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Tuesday, October 21, 2014

Supreme Court to Tackle Petitions Vs. EDCA Constitutionality

Chief Justice Maria Lourdes P. A. Sereno said yesterday the Supreme Court (SC) will conduct oral arguments on three petitions that challenged the constitutionality of the Enhanced Defense Cooperation Agreement (EDCA) between the Philippines and the United States governments.
Earlier, Solicitor General Florin Hilbay had sought the dismissal of the petitions against EDCA as he insisted that the agreement is constitutional as it is necessary for the country’s internal  and external security.
Because of the EDCA cases with the SC, Sereno refused to answer questions involving the Visiting Forces Agreement (VFA), specifically on the custody of a member of the United States Marines who is the suspect in the killing of a transgender identified as Jennifer Laude.
“I cannot say what the VFA says on the issue of custody because it is part of the pending cases. It will be debated very soon,” Sereno said during a forum of Foreign Correspondents Association of the Philippines (FOCAP) at the Marco Polo Hotel in Pasig City yesterday.
“Even without the recent incident involving the transgender woman, we are already scrutinizing the EDCA,” she said.
In his consolidated comment, Solicitor General Florin Hilbay said President Aquino allowed EDCA in his duty to protect the Philippines as its commander-in-chief, chief executive, and chief architect of foreign policy as provided for under Section 4, Article II of the Constitution.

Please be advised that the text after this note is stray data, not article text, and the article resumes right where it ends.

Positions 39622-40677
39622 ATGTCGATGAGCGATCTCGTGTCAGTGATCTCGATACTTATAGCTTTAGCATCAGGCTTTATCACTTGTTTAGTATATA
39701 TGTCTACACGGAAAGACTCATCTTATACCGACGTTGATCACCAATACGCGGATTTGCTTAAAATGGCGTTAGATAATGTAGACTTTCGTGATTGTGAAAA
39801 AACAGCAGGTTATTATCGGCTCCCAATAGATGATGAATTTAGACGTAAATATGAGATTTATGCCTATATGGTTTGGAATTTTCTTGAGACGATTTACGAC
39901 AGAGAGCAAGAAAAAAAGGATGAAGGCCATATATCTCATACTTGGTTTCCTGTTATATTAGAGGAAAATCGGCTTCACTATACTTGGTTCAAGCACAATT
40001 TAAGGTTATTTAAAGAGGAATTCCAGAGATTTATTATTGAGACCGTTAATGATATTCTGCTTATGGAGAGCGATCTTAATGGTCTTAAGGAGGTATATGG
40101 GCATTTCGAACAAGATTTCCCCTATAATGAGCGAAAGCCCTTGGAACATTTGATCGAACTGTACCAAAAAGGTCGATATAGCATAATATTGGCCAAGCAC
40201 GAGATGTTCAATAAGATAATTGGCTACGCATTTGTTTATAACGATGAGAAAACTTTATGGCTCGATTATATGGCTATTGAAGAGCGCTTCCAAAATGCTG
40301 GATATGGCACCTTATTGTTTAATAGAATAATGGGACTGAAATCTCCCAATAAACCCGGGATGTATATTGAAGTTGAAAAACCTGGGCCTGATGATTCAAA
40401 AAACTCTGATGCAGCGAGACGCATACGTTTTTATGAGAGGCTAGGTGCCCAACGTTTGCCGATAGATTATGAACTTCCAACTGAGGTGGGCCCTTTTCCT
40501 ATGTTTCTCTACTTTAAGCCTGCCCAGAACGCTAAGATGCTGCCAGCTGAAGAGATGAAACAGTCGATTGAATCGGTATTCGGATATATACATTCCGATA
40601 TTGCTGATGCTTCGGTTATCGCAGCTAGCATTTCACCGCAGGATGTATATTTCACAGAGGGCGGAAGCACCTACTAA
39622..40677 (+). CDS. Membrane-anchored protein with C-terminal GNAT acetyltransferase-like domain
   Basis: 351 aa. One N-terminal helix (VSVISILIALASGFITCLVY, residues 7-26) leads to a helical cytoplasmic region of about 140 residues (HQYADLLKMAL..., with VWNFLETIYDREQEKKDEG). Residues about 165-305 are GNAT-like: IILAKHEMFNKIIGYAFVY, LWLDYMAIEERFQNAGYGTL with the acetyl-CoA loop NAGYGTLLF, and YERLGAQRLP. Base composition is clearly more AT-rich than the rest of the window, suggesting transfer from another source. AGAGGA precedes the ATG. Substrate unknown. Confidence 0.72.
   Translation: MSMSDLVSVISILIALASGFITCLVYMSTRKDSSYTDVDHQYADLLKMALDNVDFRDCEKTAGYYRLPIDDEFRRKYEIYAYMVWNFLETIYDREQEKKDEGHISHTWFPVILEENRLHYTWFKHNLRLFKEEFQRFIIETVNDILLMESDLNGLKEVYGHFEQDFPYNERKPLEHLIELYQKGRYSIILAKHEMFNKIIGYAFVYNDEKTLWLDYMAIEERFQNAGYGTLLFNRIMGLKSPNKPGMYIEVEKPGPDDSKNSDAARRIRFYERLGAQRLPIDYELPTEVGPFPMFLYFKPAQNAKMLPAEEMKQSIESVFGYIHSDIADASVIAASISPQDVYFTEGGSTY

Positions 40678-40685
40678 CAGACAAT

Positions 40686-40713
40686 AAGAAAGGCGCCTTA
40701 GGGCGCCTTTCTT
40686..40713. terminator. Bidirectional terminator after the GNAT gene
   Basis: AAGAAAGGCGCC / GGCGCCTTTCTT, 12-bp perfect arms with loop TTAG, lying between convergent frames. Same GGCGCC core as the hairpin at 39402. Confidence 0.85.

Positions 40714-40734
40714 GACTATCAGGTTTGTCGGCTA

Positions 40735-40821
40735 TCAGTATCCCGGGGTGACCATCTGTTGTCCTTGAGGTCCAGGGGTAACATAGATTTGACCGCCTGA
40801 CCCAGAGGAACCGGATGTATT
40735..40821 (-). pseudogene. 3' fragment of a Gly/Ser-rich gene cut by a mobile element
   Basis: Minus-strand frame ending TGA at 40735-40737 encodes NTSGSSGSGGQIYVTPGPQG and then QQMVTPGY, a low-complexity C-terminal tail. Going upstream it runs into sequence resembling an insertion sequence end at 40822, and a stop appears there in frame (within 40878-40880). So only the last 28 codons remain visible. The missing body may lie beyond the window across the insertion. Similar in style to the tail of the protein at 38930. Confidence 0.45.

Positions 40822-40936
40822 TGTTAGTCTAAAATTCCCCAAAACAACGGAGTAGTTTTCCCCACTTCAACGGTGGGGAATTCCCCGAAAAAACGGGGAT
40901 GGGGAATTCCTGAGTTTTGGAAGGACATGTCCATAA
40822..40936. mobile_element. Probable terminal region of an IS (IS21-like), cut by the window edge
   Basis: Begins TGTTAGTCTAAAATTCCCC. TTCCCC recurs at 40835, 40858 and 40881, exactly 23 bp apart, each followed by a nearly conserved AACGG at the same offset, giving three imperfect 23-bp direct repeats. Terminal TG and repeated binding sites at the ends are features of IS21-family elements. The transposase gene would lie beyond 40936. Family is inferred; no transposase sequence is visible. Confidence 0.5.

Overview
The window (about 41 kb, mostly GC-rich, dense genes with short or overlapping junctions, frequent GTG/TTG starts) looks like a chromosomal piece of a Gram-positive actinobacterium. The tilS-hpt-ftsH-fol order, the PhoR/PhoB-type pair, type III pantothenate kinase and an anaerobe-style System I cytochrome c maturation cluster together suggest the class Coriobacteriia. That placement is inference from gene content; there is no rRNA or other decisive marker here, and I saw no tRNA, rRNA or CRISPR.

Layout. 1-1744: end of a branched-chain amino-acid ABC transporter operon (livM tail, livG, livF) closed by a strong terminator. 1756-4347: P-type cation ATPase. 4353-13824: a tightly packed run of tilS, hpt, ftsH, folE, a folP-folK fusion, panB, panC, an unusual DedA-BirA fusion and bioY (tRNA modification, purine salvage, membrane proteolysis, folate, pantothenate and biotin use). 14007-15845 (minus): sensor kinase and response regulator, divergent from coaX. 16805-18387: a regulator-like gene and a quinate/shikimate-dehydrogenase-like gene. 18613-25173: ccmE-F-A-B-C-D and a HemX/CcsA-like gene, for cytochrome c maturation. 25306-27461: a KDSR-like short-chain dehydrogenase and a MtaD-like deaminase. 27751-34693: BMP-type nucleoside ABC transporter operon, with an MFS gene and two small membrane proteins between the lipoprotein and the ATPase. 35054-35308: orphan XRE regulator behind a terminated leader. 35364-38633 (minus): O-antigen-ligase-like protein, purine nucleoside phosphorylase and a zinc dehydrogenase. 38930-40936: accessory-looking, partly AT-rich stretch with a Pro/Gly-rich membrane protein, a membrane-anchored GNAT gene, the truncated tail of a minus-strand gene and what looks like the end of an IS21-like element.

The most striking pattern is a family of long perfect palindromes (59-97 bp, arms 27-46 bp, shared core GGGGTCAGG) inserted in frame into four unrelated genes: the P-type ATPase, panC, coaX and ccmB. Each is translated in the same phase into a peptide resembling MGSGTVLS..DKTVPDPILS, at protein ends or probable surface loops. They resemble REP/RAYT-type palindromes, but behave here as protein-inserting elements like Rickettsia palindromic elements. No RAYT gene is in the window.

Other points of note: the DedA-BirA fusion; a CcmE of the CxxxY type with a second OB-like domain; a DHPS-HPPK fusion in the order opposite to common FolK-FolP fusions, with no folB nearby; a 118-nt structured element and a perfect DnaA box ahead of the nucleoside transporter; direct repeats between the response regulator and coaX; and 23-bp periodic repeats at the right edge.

Hilbay said EDCA is necessary for the country’s internal and external security considering the “international platform of politics” as well as “recent events within Philippine territory.”
Thus, he said, EDCA is one of the security measures needed “to achieve a minimum credible defense to the manifold security concerns in the West Philippine Sea.”
At least three petitions have been filed challenging the constitutionality of EDCA that was signed between the Philippines and the US governments on April 28, 2014.
The SC had required several government officials to comment on the petitions and decided to tackle the plea for a temporary restraining order (TRO) once the comments are filed.
Required to file their comments were Executive Secretary Paquito Ochoa Jr., Defense  Secretary Voltaire Gazmin, Foreign Affairs Secretary Albert Del Rosario, Budget Secretary Florencio Abad, and  Armed Forces of the Philippines (AFP) chief General Emmanuel Bautista, Defense Undersecretary Pio Lorenzo Batino, Ambassadors Eduardo Malaya and Lourdes Yparraguirre, Defense Assistant Secretary for Strategic Assessment Raymund Jose Quilup, and Justice Undersecretary Francisco Baraan III.
The SC acted on the petitions filed separately by the group of former Senators Rene A.V. Saguisag and Wigberto E. Tanada, and those led by the Bagong Alyansang Makabayan.
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